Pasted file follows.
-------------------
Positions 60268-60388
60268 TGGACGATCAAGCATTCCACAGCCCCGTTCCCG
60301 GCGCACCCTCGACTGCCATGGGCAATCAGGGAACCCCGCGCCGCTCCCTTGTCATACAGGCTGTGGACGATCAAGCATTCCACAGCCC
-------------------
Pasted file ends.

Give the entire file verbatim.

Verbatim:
Positions 60268-60388
60268 TGGACGATCAAGCATTCCACAGCCCCGTTCCCG
60301 GCGCACCCTCGACTGCCATGGGCAATCAGGGAACCCCGCGCCGCTCCCTTGTCATACAGGCTGTGGACGATCAAGCATTCCACAGCCC